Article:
“The deeper human nature needs to breathe the
precious air of liberty.”
We’re hard-wired to seek freedom, according to Muriel James. In her book, Perspectives in Transactional Analysis, she writes:
The urge to be free is closely related to the urge to live. Freedom is the first struggle for life. It starts in the process of birth and the gasping for breath and continues to death . . . . Because of this basic urge, people sense a welling up of desire to break out of confining situations—clothes that are too tight, playpens that are too small, jobs and schools and jails and cultures and personal relationships that are overly restrictive. ‘I want my freedom’ is a personal, individual desire and a universal shout.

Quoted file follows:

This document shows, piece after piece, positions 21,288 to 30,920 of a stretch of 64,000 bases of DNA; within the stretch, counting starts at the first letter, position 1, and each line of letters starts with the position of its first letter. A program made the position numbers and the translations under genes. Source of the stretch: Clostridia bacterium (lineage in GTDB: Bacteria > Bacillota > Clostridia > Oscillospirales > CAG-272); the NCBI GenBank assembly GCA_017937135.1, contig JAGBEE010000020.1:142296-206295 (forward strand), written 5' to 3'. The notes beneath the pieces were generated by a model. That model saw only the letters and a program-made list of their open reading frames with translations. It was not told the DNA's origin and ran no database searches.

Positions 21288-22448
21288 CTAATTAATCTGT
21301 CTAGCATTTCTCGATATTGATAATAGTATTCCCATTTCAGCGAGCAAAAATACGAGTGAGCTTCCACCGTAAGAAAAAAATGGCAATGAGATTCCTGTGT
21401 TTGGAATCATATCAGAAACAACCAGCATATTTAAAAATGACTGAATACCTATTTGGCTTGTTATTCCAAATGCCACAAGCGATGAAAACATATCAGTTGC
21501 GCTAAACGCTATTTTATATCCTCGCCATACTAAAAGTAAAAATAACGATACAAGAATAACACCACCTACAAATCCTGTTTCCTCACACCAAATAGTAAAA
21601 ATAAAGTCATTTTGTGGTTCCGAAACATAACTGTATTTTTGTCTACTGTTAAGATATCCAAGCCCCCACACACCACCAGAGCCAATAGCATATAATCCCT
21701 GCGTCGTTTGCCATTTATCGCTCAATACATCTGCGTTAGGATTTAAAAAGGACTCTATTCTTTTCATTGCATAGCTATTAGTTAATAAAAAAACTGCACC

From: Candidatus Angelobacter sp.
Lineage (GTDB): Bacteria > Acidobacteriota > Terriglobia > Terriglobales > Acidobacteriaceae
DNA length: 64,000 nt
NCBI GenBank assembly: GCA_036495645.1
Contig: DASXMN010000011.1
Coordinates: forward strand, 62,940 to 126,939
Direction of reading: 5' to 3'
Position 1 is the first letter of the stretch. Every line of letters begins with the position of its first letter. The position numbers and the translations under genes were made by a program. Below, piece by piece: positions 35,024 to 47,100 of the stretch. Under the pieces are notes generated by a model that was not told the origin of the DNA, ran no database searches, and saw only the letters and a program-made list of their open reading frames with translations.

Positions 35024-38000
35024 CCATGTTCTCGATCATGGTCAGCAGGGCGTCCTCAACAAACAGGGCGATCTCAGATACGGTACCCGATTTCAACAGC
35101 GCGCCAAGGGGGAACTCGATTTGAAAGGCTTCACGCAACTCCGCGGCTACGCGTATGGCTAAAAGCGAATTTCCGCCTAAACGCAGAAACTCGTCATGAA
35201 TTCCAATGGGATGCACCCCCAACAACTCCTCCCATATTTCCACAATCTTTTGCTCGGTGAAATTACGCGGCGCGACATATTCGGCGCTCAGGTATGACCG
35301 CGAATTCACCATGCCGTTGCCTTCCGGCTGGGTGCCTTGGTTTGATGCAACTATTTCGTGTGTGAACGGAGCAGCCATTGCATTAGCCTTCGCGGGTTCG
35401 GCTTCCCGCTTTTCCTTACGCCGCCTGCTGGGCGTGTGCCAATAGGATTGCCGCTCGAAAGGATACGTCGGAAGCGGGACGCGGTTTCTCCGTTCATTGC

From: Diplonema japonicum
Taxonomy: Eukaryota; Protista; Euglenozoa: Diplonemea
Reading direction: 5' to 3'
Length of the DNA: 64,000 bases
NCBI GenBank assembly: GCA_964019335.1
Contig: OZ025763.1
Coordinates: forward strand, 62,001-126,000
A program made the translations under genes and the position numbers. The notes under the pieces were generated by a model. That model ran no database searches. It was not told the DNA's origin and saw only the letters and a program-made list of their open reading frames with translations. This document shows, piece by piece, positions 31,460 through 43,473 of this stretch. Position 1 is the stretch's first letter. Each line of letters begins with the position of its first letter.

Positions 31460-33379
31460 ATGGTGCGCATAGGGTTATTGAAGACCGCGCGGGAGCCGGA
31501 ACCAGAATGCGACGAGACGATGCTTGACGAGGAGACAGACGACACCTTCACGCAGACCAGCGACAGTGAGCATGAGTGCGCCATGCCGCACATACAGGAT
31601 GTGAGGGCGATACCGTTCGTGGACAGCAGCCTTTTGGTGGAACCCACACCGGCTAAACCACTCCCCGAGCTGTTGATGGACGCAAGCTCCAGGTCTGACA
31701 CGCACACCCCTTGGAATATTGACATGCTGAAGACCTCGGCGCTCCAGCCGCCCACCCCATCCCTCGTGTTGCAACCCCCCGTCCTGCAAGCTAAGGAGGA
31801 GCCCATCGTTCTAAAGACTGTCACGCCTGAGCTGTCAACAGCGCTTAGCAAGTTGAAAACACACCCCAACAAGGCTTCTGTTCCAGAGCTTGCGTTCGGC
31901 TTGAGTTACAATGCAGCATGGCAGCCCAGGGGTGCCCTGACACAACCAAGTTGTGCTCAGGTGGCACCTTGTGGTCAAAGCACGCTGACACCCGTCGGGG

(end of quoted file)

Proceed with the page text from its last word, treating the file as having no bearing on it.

My client, Joe, was feeling the pains of this bondage:
Far from being free, Joe lives in the prison called “settling for.” Consequently, he lives a boring, soul-deadening existence. Long ago he deserted himself when he aborted his desires and dreams. Now Joe isn’t where he wants to be, doing what he wants to do. Not surprisingly, in the process of sacrificing his will, Joe lost any zest for life. Today, he’s hollow inside, a mere shell. He’s resigned to living a life that in no way resembles his true self.
“When we attend to the soul’s need, we experience freedom.”
—Jean Shinoda Bolen
Names are changed to honor client confidentiality.